Lodge at Koele

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Paniolo rancheros and a cocktail

There are two things I really love about the Lodge at Koele. The first is the Hawaiian Paniolo Rancheros they serve for breakfast. It’s such a mish-mash of cultures—just like the island itself. They start with slow-cooked kalua pork (kalua being the traditional Hawaiian cooking method of cooking a whole pig, covered in ti leaves, in an underground pit) which is shredded and mounded over fried rice (Chinese!) and add linguica (Portuguese!) topped with two eggs over-easy (American!) on top of a tortilla, covering the whole thing in a smoky chipotle ranchero sauce (Mexican!). I love traditional huevos rancheros but paniolo rancheros kicks butt.

photo by Macduff Everton

photo by Macduff Everton

The other thing I’ve gotten just a bit addicted to is the bar’s Shipwreck cocktail which is made with Hypnotiq, a pale blue blend of vodka, tropical fruit juices, and Cognac, mixed with pineapple juice. They go down real easy.

Of course, I try not to indulge in the Paniolo Rancheros and a Shipwreck at the same time. But since today is the last day of the year, I indulged a bit at breakfast. And I must say, they were perfect together. This might become my favorite brunch combo this summer. 

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A serene morning. Macduff, thankfully, got up at the crack of dawn to go search for petroglyphs. Alone. I take my coffee on the veranda of the Lodge watching as fast-moving clouds and fog sweep across the lush horse pasture across the road and wrap themselves in the branches of the surrounding Cook Island pines. Fat drops of water drip from the outstretched branches of the elegant looking trees. A hundred years ago, a New Zealander, George Munro, planted thousands of pines on the island after observing their ability to attract moisture from clouds passing through their boughs. Today these trees rise up over a hundred feet, all over the island, and continue to wring moisture out of the atmosphere on the rather dry isle (Maui and Molokai, nine miles away, steal most of the rain from the tradewinds before they reach Lanai).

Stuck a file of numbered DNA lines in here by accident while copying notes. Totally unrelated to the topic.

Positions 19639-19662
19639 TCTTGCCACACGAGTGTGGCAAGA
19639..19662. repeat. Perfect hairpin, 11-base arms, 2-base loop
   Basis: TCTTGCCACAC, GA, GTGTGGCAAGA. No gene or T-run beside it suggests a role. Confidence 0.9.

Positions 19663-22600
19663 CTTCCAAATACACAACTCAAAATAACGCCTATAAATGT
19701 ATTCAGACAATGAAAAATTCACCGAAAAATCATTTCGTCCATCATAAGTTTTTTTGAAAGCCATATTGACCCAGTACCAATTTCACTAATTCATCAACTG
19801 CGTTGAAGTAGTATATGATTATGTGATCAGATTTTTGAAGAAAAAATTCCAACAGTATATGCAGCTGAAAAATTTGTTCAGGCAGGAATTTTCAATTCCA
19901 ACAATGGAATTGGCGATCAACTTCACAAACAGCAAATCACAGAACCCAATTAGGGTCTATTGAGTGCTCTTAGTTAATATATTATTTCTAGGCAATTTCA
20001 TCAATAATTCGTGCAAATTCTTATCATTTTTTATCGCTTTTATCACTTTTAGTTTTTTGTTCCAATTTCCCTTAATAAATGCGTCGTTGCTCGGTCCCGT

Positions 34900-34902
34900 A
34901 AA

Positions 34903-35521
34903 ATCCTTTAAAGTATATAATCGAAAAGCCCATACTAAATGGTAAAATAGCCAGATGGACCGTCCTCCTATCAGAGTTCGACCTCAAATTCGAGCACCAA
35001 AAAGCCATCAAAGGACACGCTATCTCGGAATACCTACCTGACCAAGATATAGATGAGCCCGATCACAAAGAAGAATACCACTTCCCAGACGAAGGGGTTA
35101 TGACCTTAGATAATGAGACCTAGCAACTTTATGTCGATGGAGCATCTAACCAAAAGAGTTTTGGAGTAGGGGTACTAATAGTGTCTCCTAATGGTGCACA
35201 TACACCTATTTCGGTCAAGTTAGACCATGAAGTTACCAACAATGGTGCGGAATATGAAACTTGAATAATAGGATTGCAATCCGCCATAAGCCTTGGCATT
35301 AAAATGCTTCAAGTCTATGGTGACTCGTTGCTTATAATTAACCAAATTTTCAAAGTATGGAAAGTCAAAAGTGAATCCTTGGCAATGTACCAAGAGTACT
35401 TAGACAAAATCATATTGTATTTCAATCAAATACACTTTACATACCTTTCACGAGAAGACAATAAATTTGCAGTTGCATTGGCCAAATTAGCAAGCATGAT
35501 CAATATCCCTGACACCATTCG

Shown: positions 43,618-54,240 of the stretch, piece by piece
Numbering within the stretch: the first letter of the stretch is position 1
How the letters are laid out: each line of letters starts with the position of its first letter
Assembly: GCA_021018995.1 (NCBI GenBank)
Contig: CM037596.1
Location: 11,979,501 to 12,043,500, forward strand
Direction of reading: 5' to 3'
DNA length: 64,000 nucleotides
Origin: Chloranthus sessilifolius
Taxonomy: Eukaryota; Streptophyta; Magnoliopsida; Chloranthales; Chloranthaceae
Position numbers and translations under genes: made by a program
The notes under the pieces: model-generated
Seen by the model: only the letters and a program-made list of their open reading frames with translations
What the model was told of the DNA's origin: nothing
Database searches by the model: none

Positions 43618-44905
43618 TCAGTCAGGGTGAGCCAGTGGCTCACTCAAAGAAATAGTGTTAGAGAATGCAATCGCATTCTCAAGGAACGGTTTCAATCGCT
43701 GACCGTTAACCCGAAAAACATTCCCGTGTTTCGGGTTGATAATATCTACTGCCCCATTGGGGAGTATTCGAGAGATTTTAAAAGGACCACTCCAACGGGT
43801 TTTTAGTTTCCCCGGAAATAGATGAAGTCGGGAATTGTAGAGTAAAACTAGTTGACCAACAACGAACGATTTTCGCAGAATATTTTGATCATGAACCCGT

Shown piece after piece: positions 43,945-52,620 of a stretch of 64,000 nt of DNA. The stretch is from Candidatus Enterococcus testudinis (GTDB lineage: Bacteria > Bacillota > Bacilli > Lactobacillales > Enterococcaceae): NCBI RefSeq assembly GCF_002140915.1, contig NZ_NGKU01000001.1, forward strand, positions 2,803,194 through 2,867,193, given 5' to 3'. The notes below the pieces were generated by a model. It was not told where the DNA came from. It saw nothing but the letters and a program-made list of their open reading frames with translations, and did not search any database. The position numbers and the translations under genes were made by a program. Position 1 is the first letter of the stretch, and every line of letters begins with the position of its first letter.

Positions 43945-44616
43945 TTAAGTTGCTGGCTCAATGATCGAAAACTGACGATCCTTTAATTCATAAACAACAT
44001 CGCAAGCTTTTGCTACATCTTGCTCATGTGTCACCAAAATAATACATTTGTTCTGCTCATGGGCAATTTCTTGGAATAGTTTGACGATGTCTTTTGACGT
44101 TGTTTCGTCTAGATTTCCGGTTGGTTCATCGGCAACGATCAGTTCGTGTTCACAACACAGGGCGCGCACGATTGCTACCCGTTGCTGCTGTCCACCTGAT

photo by David Lansing

photo by David Lansing

I take my coffee and tiptoe across the damp lawn to an old island church being repainted a grassy green color by several workers. Also sipping coffee and leaning on an old pickup truck, idly watching the workers, is an island game warden, Derwin Kwon. We chat a bit and Derwin tells me he grew up just down the road from here in one of the white houses near a big jacaranda tree. I ask him what it was like back then.

“Well, for one thing, there were no tourists on the island when I grew up,” he says. “There were kids and outsiders who came over during the summer to pick pineapple, but that was our only interaction with people off the island.”

         As we sip our coffee and watch the men painting the church, I tell him I’m interested in stories about old Lanai, what it was like to live in such a secluded place, with just a single 10-room hotel on the whole island, while right across the channel, on Maui, all these big resorts were going up. What was it like, I ask, when Lanai produced 70% of the world’s pineapples?

         Well, it was both better…and worse, he says. “The work was hard and there wasn’t much future in it. If you were a kid growing up, you couldn’t wait to get off the island. But then again, we were a real community. When the whistle blew in the morning, everyone went to work. And when the whistle blew again, everyone went to lunch. At the end of the day, everyone got off at the same time. So you ended up doing things together, hanging out with your friends and family. Now we all have different schedules. The only time I see my friends is in the morning when we all hang out at the Blue Ginger to talk story.”